Seen on a San Francisco Private Tour--Giant Doggie Diner Head on JFK Drive in Golden Gate Park.

It is a favorite spot for guests to be dropped off after their San Francisco private tour. It’s close to the Haight Ashbury and Inner Sunset neighborhoods, with restaurants and shopping. You could easily spend half a day, or more, exploring what the area has to offer.

Benefits of having a private, local guide.

If you’re going to the effort and expense of taking a tour, make sure you’re getting a local guide. Someone who lives here, who loves the city, and most important, is always learning new things to share with their guests.

There are a lot of people in the tour business don’t live here. While they love the city, they don’t explore it everyday. They don’t make discoveries locals do. And they don’t know their way around the city like locals do. For most of them being a guide is a gig, a job they like. They’re fine.

But why settle for fine?

Fisherman's Wharf postcard 1930's private tour guide looking at crabs

I found this vintage postcard of Fisherman’s Wharf from the 1930’s. I’m including it because I look like the guy with glasses

I live in San Francisco, and have all of my adult life. Before I started Small Car Big Time Tours, I spent my time reading about and exploring the city. I still do. Every day I’m reading about some aspect of San Francisco, the Wine Country, and California History. Every day I’m out in this city I love.

Being a private tour guide is more than a job for me. It’s what I truly love.

As for why you should hire a private guide? That’s easy. Do you want to spend part of your valuable vacation time dealing with strangers, having to wait for them when you’re ready to leave, listening to them yap when you’d rather hear about about the city and sites? Personally, that sounds like a punishment rather than vacation.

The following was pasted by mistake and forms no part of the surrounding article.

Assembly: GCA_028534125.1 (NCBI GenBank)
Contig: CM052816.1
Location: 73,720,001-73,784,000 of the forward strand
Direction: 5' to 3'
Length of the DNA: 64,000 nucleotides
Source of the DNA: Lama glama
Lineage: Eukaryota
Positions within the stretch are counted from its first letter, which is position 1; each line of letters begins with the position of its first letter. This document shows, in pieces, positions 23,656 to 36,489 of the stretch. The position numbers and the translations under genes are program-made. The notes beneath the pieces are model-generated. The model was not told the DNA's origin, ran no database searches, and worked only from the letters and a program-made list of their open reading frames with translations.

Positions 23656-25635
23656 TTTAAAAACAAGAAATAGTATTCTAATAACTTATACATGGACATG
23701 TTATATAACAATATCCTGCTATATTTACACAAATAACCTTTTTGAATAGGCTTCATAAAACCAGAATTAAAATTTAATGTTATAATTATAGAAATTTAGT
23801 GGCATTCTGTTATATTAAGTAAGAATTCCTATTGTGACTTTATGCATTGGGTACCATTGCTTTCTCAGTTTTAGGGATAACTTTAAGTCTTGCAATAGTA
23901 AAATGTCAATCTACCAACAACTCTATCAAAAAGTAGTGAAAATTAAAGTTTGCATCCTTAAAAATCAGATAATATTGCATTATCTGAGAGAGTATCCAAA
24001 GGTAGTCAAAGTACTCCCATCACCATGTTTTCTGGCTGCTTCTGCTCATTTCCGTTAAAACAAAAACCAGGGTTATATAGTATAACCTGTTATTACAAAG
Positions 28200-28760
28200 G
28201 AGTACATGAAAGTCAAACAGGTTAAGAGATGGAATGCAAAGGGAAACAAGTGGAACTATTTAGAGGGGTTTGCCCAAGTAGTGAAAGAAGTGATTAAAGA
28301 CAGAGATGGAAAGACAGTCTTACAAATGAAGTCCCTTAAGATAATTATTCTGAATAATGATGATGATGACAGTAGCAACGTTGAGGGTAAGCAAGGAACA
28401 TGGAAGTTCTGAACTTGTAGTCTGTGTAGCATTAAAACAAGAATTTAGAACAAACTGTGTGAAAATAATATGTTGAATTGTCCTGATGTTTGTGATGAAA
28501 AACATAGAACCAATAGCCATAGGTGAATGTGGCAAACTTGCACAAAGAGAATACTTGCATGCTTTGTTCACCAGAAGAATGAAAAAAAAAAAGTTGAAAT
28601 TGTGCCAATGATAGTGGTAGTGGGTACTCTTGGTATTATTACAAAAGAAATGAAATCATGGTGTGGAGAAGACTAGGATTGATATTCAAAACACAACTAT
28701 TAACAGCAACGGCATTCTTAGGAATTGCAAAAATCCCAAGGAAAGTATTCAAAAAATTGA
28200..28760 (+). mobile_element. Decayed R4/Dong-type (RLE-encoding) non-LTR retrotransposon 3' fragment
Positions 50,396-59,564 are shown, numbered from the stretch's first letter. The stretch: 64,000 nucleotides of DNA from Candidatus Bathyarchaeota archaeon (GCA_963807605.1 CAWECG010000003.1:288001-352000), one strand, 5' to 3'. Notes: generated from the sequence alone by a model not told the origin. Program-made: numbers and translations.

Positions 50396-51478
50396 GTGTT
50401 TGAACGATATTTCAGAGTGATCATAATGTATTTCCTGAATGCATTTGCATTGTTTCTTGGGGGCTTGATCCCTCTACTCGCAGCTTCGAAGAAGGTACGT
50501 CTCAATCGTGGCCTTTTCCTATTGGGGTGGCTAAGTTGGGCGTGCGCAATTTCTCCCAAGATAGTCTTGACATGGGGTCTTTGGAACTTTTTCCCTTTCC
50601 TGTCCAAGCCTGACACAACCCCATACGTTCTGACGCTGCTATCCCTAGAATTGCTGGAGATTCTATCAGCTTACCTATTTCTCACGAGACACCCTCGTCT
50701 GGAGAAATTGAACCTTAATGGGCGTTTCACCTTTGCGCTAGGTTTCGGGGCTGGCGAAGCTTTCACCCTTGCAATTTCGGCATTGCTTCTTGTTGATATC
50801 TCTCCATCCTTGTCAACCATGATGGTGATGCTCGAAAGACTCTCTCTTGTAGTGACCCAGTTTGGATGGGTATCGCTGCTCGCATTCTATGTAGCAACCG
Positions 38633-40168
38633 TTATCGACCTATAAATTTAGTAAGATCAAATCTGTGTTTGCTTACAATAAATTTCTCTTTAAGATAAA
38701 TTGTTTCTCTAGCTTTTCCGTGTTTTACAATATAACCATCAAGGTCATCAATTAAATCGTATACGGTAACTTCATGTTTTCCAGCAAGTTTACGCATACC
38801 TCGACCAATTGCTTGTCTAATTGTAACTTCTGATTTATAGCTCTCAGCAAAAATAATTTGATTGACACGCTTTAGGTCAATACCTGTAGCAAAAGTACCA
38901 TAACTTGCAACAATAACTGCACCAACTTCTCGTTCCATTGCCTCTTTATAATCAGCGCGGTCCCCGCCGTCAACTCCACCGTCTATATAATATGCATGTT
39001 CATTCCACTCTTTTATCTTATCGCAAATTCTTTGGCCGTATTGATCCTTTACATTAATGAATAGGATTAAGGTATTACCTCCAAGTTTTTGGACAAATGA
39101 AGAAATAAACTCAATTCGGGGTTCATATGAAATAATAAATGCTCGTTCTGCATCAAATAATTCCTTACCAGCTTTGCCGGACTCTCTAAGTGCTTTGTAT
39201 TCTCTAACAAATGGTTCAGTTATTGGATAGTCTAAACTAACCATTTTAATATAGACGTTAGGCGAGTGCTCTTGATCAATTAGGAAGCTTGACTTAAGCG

A private, custom tour from a local guide will give you an experience that will be truly memorable.

Why I don’t take deposits.

Few things irritate me more, and bring anxiety to a purchase, then having to go through deposit refund policies for tours and tickets. Usually they are non-refundable. With many tour companies you are required to pay the full amount up front, and then it is a game of Beat-the-Clock if you need to cancel. A month out may get you a full refund, but more often than not the company is keeping at least part of the booking. Get down to a week, and you’re probably losing 50-75% of what you put up and if you have to cancel the day before, you forfeit any deposit.

If someone has to cancel a tour, there is a reason for it, usually dealing with an unexpected and unpleasant problem. People don’t cancel because life is going well, full of rainbows and unicorns. Someone got sick, a flight was missed, a car broke down, or worse. If that’s the case, I don’t want to add to the misery by saying “Sorry, on top of all your other problems, you don’t get your money back.”

A tour company owner keeping a big pile of money.
A happy tour company owner keeping your deposit.

While I like to give as many tours as possible, I’ve also got many other projects going on. I can fill my day. Also I get a lot of late minute requests for private, custom tours, and those people are thrilled they could book their private tour at the last minute.

I’ve only had 3 guests cancel on me as I was waiting for them in front of their hotel. One person said they were sick with food poisoning. Not sure if that was true, but it didn’t matter. They sounded sick, so if they were faking I gave them points for the effort to sound like they would vomit any second. Another guest said they were sorry, but were really, really hung over. Points for being honest. At least I’m guessing they were honest. Maybe they had food poisoning and were too embarrassed to say so.